“For this session we are going to tell you about what kind of action research we have been doing.”

That was how it started. How it ended?

“Be the agents of change in the world.”


These were the words of our presenters in a recent workshop put on by our school. The professional development was run by teachers. It was a good attempt. And we should always keep in mind that it is scary to present. People who risk getting up in front of their peers also risk humiliation. It is no easy task. It’s the reason there are organizations dedicated to helping people improve their oratory, such as ToastMasters.

But all risk aside, whenever we are taking someone’s time, whether in a PD, a conference, or a basic staff meeting, we must seriously consider the question “Is it worth their time?” We never get time back. Its one of those few treasured things we cannot re-earn or re-up. Once it’s gone… it’s gone. Because of this we must see it as valuable… more precious than gold. Unfortunately, that is not how many people think, and it is not how many people plan. We waste a lot of time.

Back to the professional development I attended.

Be the agents of change in the world.

The group finished with those inspiring words. Unfortunately, after 45 minutes of them telling me what they were doing to change the world I was never afforded a moment to reflect and plan on how I could change “the world”. Now I love a good story as much as anyone, but this was not a good story. It was not applicable. It was not relevant. And I was doing the few things they suggested we do already. It wasn’t even entertaining.

I left feeling deflated, confused, and entirely frustrated at the hour I had just wasted. And here is where they went wrong. There are two things I have noticed which presenters fail to account for when planning and attempting to develop others. If you want to avoid their same mistakes, then make sure you remember that…


We all know it. We all agree. But somehow, when it comes to things like professional development we throw it all out because it is “good for people” to develop professionally. Never mind what or how they are developed, as long as there is something than we’re good right? Wrong!

Is this professional development session the SINGULAR MOST IMPORTANT, MOST USEFUL, AND MOST NECESSARY THING they could and should be doing at that moment? Nothing else?! Nothing!!!!? If we really understood what we are sacrificing in the name of “development” we might not be too proud.

Instead, let’s look at time as valuable as it is. Imagine if we took that approach in planning our professional development, and our meetings, and our lessons. Imagine if we took that approach with EVERYTHING. We would find the “developees” leaving energized, enthused, and ready to tackle what comes. We would transform our workplaces from the monotony of obligation to the joy of encouragement. It would send a shockwave throughout our community that shouted, “Your time is valuable!”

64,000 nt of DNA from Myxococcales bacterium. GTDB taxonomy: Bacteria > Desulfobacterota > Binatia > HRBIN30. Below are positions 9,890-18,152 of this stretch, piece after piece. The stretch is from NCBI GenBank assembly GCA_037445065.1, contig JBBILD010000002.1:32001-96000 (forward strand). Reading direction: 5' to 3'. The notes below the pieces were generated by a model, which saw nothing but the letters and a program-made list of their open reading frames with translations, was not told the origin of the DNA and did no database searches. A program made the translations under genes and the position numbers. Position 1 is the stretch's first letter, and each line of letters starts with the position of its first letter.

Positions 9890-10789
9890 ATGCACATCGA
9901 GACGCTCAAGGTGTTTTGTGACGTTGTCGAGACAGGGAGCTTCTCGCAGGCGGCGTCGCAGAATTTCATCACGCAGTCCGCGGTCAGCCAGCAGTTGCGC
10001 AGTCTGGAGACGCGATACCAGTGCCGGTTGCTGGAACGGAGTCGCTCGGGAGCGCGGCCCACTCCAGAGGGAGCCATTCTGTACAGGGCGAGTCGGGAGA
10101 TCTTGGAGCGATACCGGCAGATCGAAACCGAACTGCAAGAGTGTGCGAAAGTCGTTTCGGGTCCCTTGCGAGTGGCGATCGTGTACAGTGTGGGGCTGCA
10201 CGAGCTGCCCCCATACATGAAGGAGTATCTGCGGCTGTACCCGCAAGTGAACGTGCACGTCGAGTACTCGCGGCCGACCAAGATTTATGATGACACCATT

The second thing we should remember is…

2. You Are Developing PEOPLE

For fun, I occasionally perform standup comedy on the side. It helps in a lot of ways. Its great for practicing your communication effectiveness but you also meet a ton of interesting people. The number one advice I receive from veteran comedians, who have performed at stages and venues all around the world, is to know your audience. Next time you watch a comedy special or see a stand up comedian, pay attention to how he engages with the audience. The best comedians are the ones who are able to make the audience feel like they are sharing an intimate conversation between friends.

Good comedians make people feel as though they are being seen in their truest form… as people.Beautifully made, and perfectly flawed individuals who are struggling. More often than not presenters are so focused on their own content and making sure THEY do well as speakers they forget who its all about. We forget to recognize the simple fact that it is real people who we are trying to help develop professionally.

If we plan anything, we need to take time to really consider each and every person who will be in attendance. What’s their name? What’s their passion? What’re their strengths? Weaknesses? What do THEY need? Where and how do they want to grow? And finally, how is this meeting, message, seminar, or whatever, helping them to get further along that path as professionals and as people?

If we keep in mind that people and their time are extremely precious than it will revolutionize the way we organize OUR time in preparing to help anyone and everyone develop professionally.

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